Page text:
Friday, September 06, 2013

The Umbrellas of Cherbourg




Written and directed by Jacques Demy, Les Parapluies de Cherbourg (The Umbrellas of Cherbourg) is a musical-drama about a pregnant young woman who has to deal with a new life when her lover is away at war. With the dialogue sung, the film is a look into a young woman trying to deal with the new changes in her life. Starring Catherine Deneuve and Nino Castelnuovo. Les Parapluies de Cherbourg is an evocative yet enchanting film from Jacques Demy.

The film explores the life of a young couple in Genevieve (Catherine Denueve) and Guy as they’re two young lovers living in the small town of Cherbourg as she works for her mother (Anne Vernon) at an umbrella shop while he is a mechanic who lives with his ailing aunt Elise (Mireille Perrey). When Guy is reported to join the military for Algerian War, the couple part ways as Genevieve tries to figure out what to do as to whether wait for Guy to return or to marry this charming young jeweler named Roland (Marc Michel). It’s a film that is about fates and the choices that people have to make in their life as it also explores ones that are uneasy. Even as both Genevieve and Guy have to deal the choices in their lives.

Jacques Demy’s script does have a traditional structure while the film is set from the late 1950s to the early 1960s. The first act is about Guy and Genevieve’s love affair that is quite lively though Genevieve’s mother disproves of the relationship until she meets Roland. The second act is about Genevieve living all alone with her mother as she waits for word on Guy while starting a relationship with Roland as she is also pregnant with Guy’s child. The third act is about Guy’s return to Cherbourg two years after his service as he deals with loss and changing times while wanting to figure out what to do with his life. Part of what helps the story play into the drama is the dialogue that helps carry the story where Demy plays into the dramatic stakes while adding bits of humor in the dialogue. It would all play to the fates of Genevieve and Guy and what would happen throughout the story.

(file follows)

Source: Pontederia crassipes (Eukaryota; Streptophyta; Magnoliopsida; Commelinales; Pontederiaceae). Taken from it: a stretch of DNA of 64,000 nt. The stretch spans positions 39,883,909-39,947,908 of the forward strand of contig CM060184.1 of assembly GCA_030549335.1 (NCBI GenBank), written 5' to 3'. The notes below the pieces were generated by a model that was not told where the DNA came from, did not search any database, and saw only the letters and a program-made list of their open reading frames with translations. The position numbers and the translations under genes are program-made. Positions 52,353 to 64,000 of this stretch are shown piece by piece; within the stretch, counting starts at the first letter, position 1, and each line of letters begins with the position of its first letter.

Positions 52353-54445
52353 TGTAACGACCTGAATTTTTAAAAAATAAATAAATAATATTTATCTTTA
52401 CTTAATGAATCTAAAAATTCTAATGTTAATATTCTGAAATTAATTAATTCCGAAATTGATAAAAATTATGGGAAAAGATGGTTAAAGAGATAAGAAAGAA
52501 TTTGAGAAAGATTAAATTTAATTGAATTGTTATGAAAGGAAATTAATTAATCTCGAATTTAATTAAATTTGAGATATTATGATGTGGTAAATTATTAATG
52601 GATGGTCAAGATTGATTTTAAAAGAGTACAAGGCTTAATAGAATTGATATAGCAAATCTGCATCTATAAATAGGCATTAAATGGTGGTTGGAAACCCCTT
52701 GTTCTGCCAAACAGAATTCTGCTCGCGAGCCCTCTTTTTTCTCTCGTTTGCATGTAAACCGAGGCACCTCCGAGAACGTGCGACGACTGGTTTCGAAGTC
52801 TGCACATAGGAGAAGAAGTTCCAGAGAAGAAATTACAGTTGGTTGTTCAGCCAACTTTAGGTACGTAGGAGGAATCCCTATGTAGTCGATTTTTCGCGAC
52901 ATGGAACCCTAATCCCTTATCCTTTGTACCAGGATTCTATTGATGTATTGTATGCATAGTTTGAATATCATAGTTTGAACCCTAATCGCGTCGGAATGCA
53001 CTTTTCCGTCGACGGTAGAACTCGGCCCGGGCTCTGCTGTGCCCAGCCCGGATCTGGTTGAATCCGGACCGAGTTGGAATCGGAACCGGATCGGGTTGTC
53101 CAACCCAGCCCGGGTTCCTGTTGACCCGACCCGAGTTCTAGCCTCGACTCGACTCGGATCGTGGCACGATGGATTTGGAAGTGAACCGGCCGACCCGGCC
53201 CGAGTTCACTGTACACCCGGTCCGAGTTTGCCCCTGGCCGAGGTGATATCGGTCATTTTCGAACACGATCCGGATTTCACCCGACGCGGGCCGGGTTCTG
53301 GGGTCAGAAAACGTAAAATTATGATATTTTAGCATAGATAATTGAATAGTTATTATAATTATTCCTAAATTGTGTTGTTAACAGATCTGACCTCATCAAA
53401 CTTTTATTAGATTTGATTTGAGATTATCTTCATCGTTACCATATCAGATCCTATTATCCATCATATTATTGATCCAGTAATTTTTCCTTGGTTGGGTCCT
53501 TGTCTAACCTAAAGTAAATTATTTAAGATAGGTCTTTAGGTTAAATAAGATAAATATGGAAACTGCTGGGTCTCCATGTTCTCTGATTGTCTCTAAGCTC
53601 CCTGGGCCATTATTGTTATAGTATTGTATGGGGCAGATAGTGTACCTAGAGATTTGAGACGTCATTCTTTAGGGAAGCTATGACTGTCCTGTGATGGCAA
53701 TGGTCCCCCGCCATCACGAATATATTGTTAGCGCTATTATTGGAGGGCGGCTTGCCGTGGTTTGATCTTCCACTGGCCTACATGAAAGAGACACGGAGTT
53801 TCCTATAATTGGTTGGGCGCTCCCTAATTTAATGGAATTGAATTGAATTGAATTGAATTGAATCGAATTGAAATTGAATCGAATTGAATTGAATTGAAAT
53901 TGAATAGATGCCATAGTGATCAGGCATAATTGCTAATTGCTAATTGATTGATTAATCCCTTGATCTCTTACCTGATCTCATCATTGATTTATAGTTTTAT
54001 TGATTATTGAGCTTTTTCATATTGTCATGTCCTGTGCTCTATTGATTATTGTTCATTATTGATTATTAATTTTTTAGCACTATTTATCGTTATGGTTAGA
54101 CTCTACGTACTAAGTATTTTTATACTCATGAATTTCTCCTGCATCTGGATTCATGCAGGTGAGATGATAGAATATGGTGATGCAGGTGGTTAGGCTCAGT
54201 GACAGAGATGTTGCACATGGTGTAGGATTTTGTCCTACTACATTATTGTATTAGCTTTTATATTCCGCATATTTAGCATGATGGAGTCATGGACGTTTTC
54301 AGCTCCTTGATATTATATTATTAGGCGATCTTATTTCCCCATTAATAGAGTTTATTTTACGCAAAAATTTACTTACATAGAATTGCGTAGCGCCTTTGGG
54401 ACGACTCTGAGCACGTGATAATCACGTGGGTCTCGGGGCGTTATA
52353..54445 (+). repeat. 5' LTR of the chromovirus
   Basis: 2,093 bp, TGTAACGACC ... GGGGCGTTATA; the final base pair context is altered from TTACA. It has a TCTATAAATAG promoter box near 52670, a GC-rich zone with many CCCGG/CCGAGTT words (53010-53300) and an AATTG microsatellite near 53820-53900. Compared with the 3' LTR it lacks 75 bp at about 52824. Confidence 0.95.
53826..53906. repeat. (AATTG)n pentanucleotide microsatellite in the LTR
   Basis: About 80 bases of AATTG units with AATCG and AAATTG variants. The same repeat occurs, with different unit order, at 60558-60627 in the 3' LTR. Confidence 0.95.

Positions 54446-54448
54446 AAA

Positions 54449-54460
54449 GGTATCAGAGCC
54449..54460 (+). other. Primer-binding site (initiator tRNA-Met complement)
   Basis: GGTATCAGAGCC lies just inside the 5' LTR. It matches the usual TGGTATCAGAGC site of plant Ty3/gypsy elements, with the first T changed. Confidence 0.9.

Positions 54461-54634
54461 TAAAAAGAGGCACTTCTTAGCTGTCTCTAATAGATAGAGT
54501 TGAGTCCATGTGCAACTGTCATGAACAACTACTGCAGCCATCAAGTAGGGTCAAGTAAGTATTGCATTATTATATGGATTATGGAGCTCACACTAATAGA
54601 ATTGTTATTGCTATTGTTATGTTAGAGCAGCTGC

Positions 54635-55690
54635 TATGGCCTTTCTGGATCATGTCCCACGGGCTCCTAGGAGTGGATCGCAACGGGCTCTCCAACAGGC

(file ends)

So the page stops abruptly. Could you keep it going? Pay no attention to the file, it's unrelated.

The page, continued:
Demy’s direction is very entrancing in not just the scope of the film but also in the way the scenes play into the romance and drama that occurs in the film. Since it’s a musical, most of the dialogue is sung for the film as it helps tell the story while Demy uses a lot of gazing long-shots to play into the emotions of the song that is happening. Some of which is lively and full of joy while some of it is also quite melancholic as it plays to Genevieve’s longing for Guy. Demy also uses some close-ups while knowing how to frame the actors in those close-ups against the background. The direction also has moments where there’s something happening in the background which contrasts to what is really happening in the scene that plays to Genevieve’s loss of her youth.

Many of the dramatic moments of the film is more loose as there’s no dance numbers where the actors are more concerned with just singing the song and trying to showcase the emotions of what is happening in the film. Notably in the third act in Guy’s return as he arrives at Cherbourg realizing that things have changed and he is ravaged by not just war but the loss that he’s facing. Still, Demy provides a lot of moments where Guy can find a way to move on the form of Madeleine (Ellen Farner) who had been taking care of his aunt. It’s a part of the third act where Guy can find a live without Madeleine but knows that he’ll never get over her. Overall, Demy creates a very tender yet majestic musical about love and youth.